Due to the high diversity of protein structural arrangements found among GH3 members (see below), the phylogeny of this family is complex. Classification of GH3 members into subfamilies has been performed previously [1, 12], however a robust subfamily classification (on par with those for GH13 [13], GH5 [14], and the polysaccharide lyases [15]), is currently not available. However, as more plant genome sequences are published, it is becoming clear that the GH3 glycoside hydrolases in plants are encoded by multi-gene families. In both monocot and dicot species, there are 15-18 genes for the GH3 enzymes, while in lower plants such as the Physcomitrella and Selaginella mosses 6-7 genes encoding GH3 glycoside hydrolases have been identified ([16, 17], see also Phytozome [18]). Plant β-N-acetylglucosaminidases have not been identified in GH3 thus far.

Kinetics and Mechanism

Figure 1. Ribbon representation of barley β-glucan exohydrolase isoenzyme ExoI. Domain 1, domain 2, and the linker region of the enzyme are coloured in magenta, cyan, and yellow, respectively. Figure from [1].

GH3 glycoside hydrolases remove single glycosyl residues from the non-reducing ends of their substrates. Catalysis occurs via a classical Koshland double-displacement mechanism with the anomeric configuration of the released glycose being retained. The retention of anomeric configuration has been established experimentally for several enzymes (see [2, 7, 19, 20] and references therein). The active site of GH3 enzymes consists of two glucosyl-binding subsites (-1 and +1) with an enzymic nucleophile and general acid/base residue flanking the junction of these two subsites (see [21] for subsite nomenclature). This arrangement of catalytic residues was first visualized in 1999 when the crystal structure of barley β-D-glucan glucohydrolase was determined in complex with glucose [22] (Fig. 1).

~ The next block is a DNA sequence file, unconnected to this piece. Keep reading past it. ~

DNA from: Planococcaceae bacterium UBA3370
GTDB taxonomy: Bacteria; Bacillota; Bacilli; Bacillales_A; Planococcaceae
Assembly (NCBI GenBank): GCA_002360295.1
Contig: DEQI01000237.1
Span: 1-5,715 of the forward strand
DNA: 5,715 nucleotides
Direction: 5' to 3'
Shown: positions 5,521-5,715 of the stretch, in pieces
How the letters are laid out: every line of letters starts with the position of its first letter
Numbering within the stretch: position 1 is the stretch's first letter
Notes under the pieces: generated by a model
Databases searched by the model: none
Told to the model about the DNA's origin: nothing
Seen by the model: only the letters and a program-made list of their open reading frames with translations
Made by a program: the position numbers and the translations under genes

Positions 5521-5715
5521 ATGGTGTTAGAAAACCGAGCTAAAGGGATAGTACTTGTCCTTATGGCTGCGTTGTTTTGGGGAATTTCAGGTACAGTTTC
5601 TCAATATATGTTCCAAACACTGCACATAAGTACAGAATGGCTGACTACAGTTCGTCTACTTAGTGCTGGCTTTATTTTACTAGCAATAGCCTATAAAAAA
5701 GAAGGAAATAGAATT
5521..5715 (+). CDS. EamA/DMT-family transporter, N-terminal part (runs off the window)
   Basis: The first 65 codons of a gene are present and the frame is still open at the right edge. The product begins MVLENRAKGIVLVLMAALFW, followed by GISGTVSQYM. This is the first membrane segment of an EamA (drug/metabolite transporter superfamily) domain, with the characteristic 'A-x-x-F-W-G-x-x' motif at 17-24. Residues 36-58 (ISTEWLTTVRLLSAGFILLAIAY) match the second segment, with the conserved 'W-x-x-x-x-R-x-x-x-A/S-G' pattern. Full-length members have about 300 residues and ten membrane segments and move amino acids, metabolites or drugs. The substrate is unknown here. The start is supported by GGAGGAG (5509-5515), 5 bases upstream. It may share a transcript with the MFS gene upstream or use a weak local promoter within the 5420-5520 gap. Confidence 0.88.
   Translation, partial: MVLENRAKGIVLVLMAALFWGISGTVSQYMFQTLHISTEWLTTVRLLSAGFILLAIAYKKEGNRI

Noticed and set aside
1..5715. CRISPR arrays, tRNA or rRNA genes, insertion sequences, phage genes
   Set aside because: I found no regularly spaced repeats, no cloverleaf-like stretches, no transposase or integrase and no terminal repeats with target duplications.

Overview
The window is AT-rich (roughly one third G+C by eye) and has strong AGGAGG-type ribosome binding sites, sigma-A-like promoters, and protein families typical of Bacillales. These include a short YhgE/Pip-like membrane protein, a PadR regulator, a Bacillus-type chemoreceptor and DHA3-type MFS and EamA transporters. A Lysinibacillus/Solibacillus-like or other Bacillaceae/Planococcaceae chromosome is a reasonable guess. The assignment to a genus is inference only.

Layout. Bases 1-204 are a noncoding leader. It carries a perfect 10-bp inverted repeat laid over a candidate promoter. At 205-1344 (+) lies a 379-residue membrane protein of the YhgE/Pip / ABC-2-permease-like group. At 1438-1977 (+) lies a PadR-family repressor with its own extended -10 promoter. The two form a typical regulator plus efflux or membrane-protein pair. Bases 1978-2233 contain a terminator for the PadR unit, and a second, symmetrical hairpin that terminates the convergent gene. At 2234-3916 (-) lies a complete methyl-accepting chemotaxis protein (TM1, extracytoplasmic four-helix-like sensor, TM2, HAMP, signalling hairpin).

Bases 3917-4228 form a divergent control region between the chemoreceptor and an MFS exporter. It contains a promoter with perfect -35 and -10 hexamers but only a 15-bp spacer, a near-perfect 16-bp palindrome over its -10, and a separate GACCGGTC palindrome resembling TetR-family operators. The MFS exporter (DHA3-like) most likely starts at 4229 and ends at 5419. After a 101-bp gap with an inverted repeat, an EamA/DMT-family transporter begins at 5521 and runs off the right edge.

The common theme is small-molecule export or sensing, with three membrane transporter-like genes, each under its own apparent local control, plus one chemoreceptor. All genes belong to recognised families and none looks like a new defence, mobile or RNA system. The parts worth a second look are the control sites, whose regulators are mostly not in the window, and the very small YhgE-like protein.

Several studies have contributed to the understanding of the kinetics and mechanism of GH3 enzymes, including detailed analyses of β-glucosidases from fungi (Aspergillus wentii [23] and Aspergillus niger [19, 24]) and Gram-negative bacteria (Flavobacterium meningosepticum [25, 26], Thermotoga neapolitana [27]), as well as a GH3 glucosylceramidase from the Gram-positive microbe Paenibacillus sp. TS12 [28]. Kinetic and mechanistic analyses of β-D-glucan glucohydrolases and two ‘bifunctional’ α-L-arabinofuranosidase/β-D-xylopyranosidases from plants (barley) have also been carried out [3, 5]. These studies, combined with kinetic and mechanistic analyses of N-acetyl-β-D-glucosaminidases from the Gram-positive microbe Bacilus subtillus [10, 29], and Gram-negative microbes Vibrio furnisii [30, 31], Vibrio cholerea [32] and Salmonella typhimerium [29] confirm that while the catalytic nucleophile of GH3 enzymes is well conserved, the location and identity of the general acid/base residue is not (see below).